Foreigners who exit Thailand to extend their visa-free stay will not be allowed to re-enter the country at airports and land checkpoints, effective 12 August. A ban on the out/in trips has already been effective since last month at land checkpoints, but on 12 August it will extend to all modes of transport; air, land and sea. The out/in trips allow foreigners to extend their visa-free stay in Thailand by simply stamping their passport at a border checkpoint.
Many do it to avoid having to apply for a 60-day tourist visa or the 90-day non-immigrant visa, the basic visa that allows them to apply for a work permit. Thailand’s Immigration Bureau confirmed it would strictly apply the law, effective 12 August, which will end the practice of border runs for many foreigners who reside in Thailand to seek work. The practice is incorrectly called “visa-runs” by some media channels, but in fact it is really about exploiting a loophole to allow them to stay in Thailand without the need to apply for a visa.
Foreigners visit overland checkpoints that are close by such as Aranyaphrathet at the border with Cambodia, around 200 km east of Bangkok, or the far north border at Mae Sai, just 80 km from Chiang Rai town. When officials adopt the policy at airports it could cause considerable expense for airlines that are legally forced to fly the traveller back to the place they embarked on the aircraft. Some travellers may decide to get a new passport with no previous Thailand entry and exit stamps to start a clean slate.
But the immigration bureau is making this move knowing it has the capability to check every foreigner’s travel history in the country. The ability to track and crackdown on offenders is based on a technology upgrade that has linked all airport and overland checkpoints to a national database so online checks can be made at border checkpoints to show the travellers previous trips and profile.
The crackdown should not impact on genuine tourists, but it will force visitors who want to stay much longer in the country to apply for a tourist visa, rather than rely on repeated visa-free entries. It could technically cause some inconvenience to travellers who use Thailand as holiday base to visit neighbouring countries. They may stay in Thailand for 15 days tour the main destinations and then take a trip to Myanmar for a week before returning to Bangkok for a final round of shopping and entertainment before they return home.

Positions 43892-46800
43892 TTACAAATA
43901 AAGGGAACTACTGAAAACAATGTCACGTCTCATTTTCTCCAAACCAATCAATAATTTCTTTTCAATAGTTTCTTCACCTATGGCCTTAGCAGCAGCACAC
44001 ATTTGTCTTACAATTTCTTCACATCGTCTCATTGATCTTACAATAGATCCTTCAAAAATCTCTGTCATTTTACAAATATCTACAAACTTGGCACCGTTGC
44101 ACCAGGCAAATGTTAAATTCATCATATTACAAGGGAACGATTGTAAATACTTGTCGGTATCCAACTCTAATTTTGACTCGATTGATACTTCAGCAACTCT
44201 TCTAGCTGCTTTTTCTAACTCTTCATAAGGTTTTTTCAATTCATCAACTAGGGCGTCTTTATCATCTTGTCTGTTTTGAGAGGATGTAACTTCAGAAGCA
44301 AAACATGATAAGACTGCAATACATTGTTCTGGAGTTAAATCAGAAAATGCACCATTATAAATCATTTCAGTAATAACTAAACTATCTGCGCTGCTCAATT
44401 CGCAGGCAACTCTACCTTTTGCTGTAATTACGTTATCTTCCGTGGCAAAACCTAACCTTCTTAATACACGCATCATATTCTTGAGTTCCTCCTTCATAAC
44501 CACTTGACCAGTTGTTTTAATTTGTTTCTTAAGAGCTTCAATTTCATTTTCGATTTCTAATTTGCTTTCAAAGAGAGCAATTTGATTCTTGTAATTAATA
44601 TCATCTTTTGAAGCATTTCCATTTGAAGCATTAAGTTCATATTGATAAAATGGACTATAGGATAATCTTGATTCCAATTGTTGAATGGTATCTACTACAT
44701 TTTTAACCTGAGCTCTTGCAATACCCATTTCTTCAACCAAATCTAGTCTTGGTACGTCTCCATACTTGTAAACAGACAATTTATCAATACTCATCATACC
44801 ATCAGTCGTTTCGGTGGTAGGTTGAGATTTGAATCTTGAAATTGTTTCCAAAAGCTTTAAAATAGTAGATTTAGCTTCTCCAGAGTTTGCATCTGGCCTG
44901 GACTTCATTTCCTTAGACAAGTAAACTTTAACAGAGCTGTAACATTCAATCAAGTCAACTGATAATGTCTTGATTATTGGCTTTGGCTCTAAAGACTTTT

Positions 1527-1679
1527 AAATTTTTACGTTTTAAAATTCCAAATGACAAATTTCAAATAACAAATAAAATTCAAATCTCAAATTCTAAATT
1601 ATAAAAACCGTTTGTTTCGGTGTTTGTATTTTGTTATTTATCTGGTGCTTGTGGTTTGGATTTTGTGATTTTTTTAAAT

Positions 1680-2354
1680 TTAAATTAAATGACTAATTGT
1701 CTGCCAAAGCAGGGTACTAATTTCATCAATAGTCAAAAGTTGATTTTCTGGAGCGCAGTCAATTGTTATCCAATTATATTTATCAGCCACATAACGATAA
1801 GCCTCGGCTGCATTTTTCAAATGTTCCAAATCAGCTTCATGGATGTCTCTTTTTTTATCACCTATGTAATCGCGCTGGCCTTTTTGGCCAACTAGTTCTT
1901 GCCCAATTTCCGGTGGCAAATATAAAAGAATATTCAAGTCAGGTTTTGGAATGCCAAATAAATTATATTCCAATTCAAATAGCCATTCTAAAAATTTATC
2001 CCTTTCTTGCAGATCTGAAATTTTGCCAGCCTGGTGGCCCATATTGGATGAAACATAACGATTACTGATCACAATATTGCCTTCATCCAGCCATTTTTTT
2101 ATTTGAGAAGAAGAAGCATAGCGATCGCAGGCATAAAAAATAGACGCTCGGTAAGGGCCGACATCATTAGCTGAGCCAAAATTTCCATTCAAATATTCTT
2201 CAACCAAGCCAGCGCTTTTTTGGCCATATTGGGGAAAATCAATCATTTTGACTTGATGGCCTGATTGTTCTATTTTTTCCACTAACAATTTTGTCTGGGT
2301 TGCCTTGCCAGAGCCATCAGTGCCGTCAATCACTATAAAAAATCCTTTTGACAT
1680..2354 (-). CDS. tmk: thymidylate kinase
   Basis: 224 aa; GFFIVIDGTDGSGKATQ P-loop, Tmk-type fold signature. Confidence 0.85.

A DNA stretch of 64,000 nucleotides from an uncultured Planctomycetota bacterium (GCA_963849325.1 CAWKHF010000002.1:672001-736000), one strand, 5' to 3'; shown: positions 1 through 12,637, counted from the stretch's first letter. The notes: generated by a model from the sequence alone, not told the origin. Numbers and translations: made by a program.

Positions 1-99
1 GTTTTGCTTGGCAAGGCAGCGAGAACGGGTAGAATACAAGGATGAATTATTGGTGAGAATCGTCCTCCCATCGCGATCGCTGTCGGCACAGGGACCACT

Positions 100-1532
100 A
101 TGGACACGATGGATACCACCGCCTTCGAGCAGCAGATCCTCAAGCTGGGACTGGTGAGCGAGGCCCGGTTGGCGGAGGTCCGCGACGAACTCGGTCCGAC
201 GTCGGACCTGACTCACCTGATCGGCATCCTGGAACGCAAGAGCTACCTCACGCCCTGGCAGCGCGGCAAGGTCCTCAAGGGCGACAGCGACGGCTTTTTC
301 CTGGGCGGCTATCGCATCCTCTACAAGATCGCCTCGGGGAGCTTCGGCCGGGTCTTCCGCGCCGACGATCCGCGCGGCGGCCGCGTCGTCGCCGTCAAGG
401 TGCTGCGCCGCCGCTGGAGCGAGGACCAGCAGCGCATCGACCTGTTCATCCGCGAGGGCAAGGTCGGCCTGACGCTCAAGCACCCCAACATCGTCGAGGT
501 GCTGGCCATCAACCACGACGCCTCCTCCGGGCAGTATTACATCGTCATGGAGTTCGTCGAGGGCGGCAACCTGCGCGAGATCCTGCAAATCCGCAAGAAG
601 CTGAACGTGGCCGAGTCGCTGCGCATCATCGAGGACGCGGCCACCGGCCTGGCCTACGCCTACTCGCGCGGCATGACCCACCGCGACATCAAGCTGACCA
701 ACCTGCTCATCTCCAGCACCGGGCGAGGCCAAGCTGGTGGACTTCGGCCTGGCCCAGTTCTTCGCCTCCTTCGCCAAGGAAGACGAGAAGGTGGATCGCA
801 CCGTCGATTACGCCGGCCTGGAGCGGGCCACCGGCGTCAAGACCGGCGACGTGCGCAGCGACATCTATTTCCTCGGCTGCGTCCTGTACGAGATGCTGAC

In this case, showing return ticket to their home country and details of their trips and bookings in Thailand and neighbouring countries should be enough to convince immigration officials they are not stamp collectors exploiting visa-free privileges. Border runners are those who leave Thailand and return immediately for the purpose of extending their stay. By exploiting visa exemptions, or the extensions allowed on a 60-day tourist visa, many foreigners can work illegally in language schools, or restaurants and other businesses for months or years.
It is easier for some to get jobs this way, as some employers do not want to go through the complicated process of seeking work permits and like to avoid the expense involved. The tourism business is not immune to this practice as many people working as guides, or working for travel related companies, even hotels, do not have work permits or the appropriate visa to start the process.
The Immigration Bureau website said: “Leniency will be granted until 12 August, but only for passengers arriving by air. Foreigners who come to Thailand must seek a proper visa in line with the purpose of their intended stay here.” Now, those on a visa run who are allowed back in will find an “O-I” (Out-In) mark next to their latest entry stamp. From 13 August, nobody with an O-I sign on their passport will be allowed to re-enter Thailand if they cannot produce a proper visa.